There is no infrastructure or standard in place for exchange of clinical information across different providers and across the different states in India and prospects for a unified approach is unlikely due to fierce market competition among private health care services. The state is beginning to mandate minimum standards for EHRs and Consolidated-Clinical Document Architecture (C-CDA) standards since none exist today. Today, the best way to collate all information and results falls to the patient including tracking all repeated tests performed at different sites. There is also a great deal of variation in the quality and validity of laboratory results and, due to substantial variation in the quality of laboratories, many providers don’t trust reports and results from other sources. Prospects for HIE appear limited today since there is no business case for HIE in the private sector and unhealthy competition is the norm.

Scotland

Description

Scotland is small nation within the United Kingdom (population 5.3M and 64M respectively) with a devolved government responsible for the administration of health and social care. It nevertheless shares many features with England, such as a unified National Health Service sponsored through taxation, offering free services at the point of care, the same professional training and governance, and an overlapping IT system supplier base.

Primary care is the first point of contact for patients and is usually delivered in health centers by teams of General Practitioners (GPs), nurses and support staff. All citizens are eligible to register with a general practice and the vast majority are enrolled. Access to planned secondary (hospital or specialty) care is via referral from primary care in most cases.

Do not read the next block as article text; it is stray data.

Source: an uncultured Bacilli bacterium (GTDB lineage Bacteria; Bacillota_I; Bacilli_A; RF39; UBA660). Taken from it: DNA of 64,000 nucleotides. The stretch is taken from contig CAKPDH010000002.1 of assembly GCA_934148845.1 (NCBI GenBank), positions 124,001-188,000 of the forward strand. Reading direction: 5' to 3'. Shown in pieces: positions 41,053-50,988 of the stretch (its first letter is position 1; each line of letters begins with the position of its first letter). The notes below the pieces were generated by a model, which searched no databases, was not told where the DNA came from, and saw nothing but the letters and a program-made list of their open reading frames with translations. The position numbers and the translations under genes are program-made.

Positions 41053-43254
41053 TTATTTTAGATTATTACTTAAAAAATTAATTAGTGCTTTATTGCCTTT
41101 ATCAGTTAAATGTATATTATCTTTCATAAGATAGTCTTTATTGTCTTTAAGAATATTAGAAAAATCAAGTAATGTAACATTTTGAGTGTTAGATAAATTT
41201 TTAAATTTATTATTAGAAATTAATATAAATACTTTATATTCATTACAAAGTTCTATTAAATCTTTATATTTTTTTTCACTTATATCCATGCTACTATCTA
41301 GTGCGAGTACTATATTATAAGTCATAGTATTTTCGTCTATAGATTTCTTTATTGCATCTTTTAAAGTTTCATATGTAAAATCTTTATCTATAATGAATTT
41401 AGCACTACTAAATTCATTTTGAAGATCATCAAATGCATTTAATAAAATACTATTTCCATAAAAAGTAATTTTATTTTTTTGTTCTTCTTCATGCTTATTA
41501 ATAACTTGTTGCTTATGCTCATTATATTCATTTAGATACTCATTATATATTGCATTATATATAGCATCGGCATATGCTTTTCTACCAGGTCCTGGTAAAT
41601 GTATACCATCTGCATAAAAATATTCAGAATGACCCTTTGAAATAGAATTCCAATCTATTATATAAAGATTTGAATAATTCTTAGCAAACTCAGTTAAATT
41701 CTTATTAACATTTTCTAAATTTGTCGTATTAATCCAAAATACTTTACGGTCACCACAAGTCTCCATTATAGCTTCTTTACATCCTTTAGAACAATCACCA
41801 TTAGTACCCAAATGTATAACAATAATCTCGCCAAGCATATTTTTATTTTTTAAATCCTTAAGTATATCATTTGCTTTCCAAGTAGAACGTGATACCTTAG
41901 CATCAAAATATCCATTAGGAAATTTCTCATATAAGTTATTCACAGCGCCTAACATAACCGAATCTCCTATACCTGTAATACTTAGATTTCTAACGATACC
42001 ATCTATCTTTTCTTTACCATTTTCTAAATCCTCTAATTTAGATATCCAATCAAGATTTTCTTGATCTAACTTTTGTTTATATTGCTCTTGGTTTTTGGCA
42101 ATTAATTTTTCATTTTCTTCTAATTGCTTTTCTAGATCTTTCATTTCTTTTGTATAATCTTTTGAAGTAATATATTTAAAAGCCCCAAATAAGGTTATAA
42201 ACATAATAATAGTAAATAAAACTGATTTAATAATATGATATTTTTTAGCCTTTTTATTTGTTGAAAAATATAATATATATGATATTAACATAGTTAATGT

Infrastructure

Scotland made early progress with health IT, particularly in primary care, with the implementation of computerization and clinical coding having taken place over the last two decades. Close to 100% of general practices are now paperless, with in-practice networked information systems including digital patient records, electronic prescribing, decision support, clinical communications and administrative tools. Progress in secondary care has been slower, hindered by regional and local variations in systems and data practices.

At the heart of the existing infrastructure are repositories for medical images (PACS), laboratory results and scanned documents (SCI-Store), 3 regional portals enabling clinicians to view their patients’ health and care records, and a national system for exchanging electronic clinical information such as referral letters and discharge documents between primary and secondary care (SCI-Gateway). Successful Health Information Exchange and record linkage across different parts of the service depend on the use of a unique patient identifier known as the Community Health Index (CHI) number, which is associated with a central population register. A key tool for exchanging patient information amongst various parties involved in the provision of health care services is the Emergency Care Summary record (ECS), containing core information about demographics, prescribed medications and allergies/ADRs. This is extracted routinely from all general practice record systems and can be accessed by out-of-hours and emergency services, as well as community pharmacies and some scheduled care services such as outpatients. Until recently, patients would be asked for their explicit consent to view the ECS at the point of care, but this requirement has been displaced by recent legislation and now only applies for access which is not part of the patient’s health care. In certain patients at high risk, or with complex needs, the ECS is supplemented by a Key Information Summary, with explicit consent required for the addition of details such as conditions and preferences (eg, for end-of-life care).